AROUND THE WEB
ART LASTS, MARKETS PASS: CAN NFTS FINALLY MAKE ART AN ASSET CLASS?
ARTICLE BY ARTNEWS
APRIL 20, 2021 BY: MARION MANEKER
“People have long used art to store value,” Miami-based NFT investor Robert Rodriguez-Frail told Business Insider after he sold a Beeple NFT for a lot of money in March. “Crypto extends easily into digital art. This is just a more modern approach to investing in art and using it like someone would use gold or bitcoin.”
Rodriguez-Frail had originally bought his Beeple five months earlier for $67,000; he sold it for $6.6 million. That kind of 100-fold return isn’t really evidence of art being a “store of value.” Yet one of the underacknowledged factors contributing to the rise of this year’s NFT-mania is an overall assumption built up over the last two decades of the rise in art values that art is an asset class.
One can reasonably wonder after two decades of dramatically rising art prices whether art has not finally become an asset class, as some have hoped and many others feared.
There is no doubt that some art has become extremely valuable—for certain collectors, holdings of art have become their most valuable asset. Linda and Harry Macklowe await the disbursal of their collection estimated to be worth more than $700 million. When the estate of Sally and Victor Ganz was sold 25 years ago, the value of their art dwarfed their other holdings. Even David Rockefeller, whose collection sold for more than $835 million in 2018, wrote in his Memoirs, “While we never bought paintings as an investment, our art collection has become one of my most valuable assets and represents a significant part of my personal wealth.”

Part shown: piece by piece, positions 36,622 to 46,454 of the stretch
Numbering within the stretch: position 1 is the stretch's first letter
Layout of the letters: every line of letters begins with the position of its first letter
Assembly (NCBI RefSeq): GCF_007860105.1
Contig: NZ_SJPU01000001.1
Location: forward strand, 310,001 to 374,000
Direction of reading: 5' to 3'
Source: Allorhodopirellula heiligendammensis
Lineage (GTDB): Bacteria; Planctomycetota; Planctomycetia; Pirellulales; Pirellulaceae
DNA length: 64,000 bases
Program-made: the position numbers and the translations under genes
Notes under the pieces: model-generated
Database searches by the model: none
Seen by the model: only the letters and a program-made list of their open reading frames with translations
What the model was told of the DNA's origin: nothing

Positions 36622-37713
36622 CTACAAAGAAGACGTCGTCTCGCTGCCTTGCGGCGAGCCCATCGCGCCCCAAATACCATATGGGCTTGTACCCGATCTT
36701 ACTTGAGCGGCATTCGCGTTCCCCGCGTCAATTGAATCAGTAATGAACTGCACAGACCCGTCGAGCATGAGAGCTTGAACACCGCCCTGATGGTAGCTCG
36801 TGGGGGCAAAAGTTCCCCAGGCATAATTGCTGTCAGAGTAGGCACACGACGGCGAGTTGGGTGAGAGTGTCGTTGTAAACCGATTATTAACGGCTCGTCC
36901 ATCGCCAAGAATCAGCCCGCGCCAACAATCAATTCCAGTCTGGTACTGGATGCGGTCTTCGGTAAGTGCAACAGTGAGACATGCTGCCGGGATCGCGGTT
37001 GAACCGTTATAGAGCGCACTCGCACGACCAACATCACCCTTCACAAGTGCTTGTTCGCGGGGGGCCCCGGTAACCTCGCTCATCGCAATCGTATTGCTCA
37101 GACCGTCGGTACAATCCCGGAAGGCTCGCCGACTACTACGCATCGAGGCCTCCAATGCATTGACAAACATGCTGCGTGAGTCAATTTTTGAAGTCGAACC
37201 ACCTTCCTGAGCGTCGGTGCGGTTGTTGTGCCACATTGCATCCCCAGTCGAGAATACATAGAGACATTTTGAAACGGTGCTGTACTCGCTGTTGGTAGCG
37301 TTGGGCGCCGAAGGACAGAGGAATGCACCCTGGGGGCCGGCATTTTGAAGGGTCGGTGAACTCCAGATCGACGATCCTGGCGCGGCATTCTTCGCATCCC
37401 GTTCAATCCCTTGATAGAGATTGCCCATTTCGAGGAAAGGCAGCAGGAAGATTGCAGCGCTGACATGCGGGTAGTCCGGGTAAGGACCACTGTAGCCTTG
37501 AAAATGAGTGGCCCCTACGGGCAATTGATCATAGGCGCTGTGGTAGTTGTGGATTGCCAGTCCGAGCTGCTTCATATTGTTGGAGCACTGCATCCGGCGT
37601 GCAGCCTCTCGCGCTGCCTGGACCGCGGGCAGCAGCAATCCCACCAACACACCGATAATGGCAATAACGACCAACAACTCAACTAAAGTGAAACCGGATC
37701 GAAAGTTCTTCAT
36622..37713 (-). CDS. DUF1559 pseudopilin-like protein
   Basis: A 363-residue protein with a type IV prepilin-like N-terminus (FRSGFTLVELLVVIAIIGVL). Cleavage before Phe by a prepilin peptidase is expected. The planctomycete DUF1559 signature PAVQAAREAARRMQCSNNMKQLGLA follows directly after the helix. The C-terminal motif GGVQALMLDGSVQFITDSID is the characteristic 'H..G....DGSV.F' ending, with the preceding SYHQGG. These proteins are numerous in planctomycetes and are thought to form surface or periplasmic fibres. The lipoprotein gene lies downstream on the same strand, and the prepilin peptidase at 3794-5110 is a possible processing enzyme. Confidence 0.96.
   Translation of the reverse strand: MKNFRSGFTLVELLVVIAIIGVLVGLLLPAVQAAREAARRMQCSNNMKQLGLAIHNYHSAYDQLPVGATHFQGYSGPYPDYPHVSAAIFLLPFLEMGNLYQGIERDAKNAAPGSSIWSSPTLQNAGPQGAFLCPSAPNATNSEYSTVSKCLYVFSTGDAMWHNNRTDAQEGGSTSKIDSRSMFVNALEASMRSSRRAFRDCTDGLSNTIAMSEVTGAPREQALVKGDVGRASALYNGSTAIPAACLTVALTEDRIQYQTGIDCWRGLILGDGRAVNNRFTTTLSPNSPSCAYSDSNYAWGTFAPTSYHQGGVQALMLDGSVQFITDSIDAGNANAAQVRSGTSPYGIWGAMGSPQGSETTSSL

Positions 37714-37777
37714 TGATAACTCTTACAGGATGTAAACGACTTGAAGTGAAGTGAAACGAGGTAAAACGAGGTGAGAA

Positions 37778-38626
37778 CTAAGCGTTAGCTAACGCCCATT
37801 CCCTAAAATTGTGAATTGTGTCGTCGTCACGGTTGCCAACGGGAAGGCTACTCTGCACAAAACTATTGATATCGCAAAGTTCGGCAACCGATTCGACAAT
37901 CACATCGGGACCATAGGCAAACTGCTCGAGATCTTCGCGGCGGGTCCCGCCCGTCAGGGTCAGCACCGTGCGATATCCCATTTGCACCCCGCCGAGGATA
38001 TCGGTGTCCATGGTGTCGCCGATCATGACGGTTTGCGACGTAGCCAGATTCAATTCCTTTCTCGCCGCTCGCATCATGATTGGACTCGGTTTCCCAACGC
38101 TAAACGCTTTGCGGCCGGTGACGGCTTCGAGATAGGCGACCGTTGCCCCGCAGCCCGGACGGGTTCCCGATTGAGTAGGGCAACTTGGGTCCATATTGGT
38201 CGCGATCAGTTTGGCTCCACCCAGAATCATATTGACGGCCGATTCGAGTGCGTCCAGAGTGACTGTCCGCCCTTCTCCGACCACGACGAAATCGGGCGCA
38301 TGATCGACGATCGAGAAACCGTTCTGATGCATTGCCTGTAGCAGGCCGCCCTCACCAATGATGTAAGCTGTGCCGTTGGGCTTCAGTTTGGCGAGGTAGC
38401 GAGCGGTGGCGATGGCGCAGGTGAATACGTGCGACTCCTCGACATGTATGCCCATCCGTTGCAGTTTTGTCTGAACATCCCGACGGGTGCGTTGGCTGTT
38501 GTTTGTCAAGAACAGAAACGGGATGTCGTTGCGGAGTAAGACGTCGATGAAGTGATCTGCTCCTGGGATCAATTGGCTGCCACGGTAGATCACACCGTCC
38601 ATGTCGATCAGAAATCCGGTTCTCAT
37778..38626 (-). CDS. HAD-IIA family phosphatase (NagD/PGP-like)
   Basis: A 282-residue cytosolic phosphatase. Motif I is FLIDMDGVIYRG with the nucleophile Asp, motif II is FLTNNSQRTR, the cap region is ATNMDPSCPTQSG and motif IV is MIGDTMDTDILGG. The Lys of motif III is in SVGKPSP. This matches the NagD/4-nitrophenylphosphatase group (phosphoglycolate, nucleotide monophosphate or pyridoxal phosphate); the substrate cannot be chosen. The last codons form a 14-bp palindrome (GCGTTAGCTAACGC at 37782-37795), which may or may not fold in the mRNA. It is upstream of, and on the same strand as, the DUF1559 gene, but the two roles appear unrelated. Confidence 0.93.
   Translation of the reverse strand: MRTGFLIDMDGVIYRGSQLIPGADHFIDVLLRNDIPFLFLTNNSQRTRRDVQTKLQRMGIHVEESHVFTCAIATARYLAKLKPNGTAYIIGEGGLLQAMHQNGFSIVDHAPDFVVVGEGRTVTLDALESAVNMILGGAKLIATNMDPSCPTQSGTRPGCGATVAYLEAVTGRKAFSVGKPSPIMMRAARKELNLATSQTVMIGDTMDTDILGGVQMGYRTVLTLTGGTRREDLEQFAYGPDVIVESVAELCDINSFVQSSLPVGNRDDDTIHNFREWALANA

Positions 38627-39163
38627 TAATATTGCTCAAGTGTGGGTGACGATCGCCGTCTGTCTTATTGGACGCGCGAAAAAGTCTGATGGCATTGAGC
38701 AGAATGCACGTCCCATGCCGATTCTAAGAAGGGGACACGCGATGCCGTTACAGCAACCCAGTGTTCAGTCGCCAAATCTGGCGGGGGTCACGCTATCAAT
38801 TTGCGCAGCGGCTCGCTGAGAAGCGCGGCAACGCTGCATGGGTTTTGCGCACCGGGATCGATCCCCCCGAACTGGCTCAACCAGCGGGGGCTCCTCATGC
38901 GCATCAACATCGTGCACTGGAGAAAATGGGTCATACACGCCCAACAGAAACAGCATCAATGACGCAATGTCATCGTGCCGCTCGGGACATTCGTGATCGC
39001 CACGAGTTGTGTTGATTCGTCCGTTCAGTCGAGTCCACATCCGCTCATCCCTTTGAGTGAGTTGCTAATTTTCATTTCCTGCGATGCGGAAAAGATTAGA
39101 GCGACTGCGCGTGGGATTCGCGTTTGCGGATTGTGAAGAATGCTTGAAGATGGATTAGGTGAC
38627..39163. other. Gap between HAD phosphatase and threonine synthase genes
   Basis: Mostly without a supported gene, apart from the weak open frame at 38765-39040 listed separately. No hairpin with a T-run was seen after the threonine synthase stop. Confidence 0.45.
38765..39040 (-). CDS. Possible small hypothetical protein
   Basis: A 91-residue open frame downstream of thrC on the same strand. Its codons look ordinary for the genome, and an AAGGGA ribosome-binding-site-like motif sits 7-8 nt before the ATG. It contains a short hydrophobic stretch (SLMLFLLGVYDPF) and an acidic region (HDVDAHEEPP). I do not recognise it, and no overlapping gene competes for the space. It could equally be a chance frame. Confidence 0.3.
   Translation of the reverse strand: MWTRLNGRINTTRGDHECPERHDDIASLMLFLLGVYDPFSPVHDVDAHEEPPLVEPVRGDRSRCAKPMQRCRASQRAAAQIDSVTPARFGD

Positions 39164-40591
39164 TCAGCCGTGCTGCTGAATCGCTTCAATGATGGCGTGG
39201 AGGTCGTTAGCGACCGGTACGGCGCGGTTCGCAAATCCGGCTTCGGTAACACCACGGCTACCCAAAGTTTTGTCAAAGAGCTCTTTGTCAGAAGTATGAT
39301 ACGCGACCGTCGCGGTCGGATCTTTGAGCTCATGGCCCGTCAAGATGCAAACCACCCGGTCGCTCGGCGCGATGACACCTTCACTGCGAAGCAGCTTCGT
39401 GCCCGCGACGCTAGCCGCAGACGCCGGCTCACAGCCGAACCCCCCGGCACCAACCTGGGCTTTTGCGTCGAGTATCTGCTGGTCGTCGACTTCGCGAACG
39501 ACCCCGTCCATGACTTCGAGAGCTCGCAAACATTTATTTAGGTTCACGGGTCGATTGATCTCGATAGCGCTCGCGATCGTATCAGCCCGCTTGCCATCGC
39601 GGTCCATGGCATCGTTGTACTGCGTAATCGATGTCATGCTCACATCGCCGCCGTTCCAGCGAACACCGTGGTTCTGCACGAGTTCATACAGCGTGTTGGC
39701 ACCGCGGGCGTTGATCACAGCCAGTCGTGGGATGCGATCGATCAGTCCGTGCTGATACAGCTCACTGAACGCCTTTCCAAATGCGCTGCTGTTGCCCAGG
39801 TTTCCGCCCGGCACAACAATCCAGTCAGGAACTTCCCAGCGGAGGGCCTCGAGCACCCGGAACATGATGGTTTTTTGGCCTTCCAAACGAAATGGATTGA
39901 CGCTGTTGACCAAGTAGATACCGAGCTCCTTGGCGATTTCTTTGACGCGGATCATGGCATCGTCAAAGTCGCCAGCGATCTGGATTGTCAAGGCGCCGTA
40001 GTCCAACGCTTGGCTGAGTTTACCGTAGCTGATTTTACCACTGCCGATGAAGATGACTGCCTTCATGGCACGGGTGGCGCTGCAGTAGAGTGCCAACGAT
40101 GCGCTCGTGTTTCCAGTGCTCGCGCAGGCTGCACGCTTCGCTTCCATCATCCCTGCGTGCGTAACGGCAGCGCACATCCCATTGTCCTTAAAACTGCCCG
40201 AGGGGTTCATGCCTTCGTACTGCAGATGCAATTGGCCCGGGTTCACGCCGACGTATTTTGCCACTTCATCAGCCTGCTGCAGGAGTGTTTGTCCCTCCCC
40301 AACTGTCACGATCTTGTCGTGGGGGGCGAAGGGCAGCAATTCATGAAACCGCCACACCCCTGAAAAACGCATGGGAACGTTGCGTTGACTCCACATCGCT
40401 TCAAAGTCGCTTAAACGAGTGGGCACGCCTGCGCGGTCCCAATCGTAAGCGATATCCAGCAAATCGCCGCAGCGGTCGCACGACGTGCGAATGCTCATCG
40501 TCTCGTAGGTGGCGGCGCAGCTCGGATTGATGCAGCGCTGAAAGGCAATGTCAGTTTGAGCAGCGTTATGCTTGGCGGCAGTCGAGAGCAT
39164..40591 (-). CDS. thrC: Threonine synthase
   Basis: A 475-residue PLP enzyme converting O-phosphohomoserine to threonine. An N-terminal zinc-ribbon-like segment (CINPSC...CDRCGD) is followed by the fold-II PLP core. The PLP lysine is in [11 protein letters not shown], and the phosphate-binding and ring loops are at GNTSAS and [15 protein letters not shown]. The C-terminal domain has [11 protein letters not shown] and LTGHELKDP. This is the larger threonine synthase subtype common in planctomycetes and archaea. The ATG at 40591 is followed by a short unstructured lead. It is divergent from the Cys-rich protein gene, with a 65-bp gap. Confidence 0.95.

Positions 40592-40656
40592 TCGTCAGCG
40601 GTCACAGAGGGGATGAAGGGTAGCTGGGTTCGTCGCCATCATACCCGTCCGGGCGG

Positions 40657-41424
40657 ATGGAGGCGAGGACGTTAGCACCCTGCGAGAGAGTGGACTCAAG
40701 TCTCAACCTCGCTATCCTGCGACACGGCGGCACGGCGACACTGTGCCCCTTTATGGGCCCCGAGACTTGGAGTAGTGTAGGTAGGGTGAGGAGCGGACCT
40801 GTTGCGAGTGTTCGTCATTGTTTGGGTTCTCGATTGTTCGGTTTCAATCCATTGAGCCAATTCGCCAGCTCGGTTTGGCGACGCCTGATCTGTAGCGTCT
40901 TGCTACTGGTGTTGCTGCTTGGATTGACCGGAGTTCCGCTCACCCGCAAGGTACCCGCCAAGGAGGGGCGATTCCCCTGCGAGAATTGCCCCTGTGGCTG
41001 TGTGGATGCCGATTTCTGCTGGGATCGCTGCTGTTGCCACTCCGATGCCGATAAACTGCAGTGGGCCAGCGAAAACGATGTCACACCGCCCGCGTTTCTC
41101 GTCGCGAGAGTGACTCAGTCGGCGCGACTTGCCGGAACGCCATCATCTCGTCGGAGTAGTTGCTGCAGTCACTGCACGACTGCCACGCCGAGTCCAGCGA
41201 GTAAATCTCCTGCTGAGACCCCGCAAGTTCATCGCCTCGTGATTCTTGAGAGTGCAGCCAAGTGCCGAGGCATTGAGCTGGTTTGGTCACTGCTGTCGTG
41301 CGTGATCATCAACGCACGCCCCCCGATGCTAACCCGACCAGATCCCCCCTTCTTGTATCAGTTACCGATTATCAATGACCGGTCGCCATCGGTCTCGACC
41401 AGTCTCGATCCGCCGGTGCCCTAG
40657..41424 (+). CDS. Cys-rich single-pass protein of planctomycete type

Because high-quality art has also become high-value art (in many, though hardly all, cases), there has been a tendency to view all art as valuable and something to be treated as an asset. An asset is simply something that you know someone will buy from you sometime in the future. If you are reasonably confident in the price someone will pay in the future, you can use that asset in a number of different financial ways. But once art becomes an asset, many detractors fear, it ceases to be seen as art. To put it another way, when you look at a work of art that has become an asset, you have a hard time seeing the art itself—its beauty, its formal innovations, its cultural or social ideas. Instead, you just see the price someone is likely to pay for it. Wondering whether it will increase or decrease in value, you worry about its future price more than you enjoy the art itself.
Think of it this way: When collectors buy works of art as an asset, they’re buying them the way most people buy a house. The hope that your home will increase in value isn’t the only reason to buy a house. But when faced with a major financial purchase, most people don’t want to imagine that they will lose money or, worse, that their house might one day become worthless.
For the rest of the article go to artnews.com
© Tom Friedman
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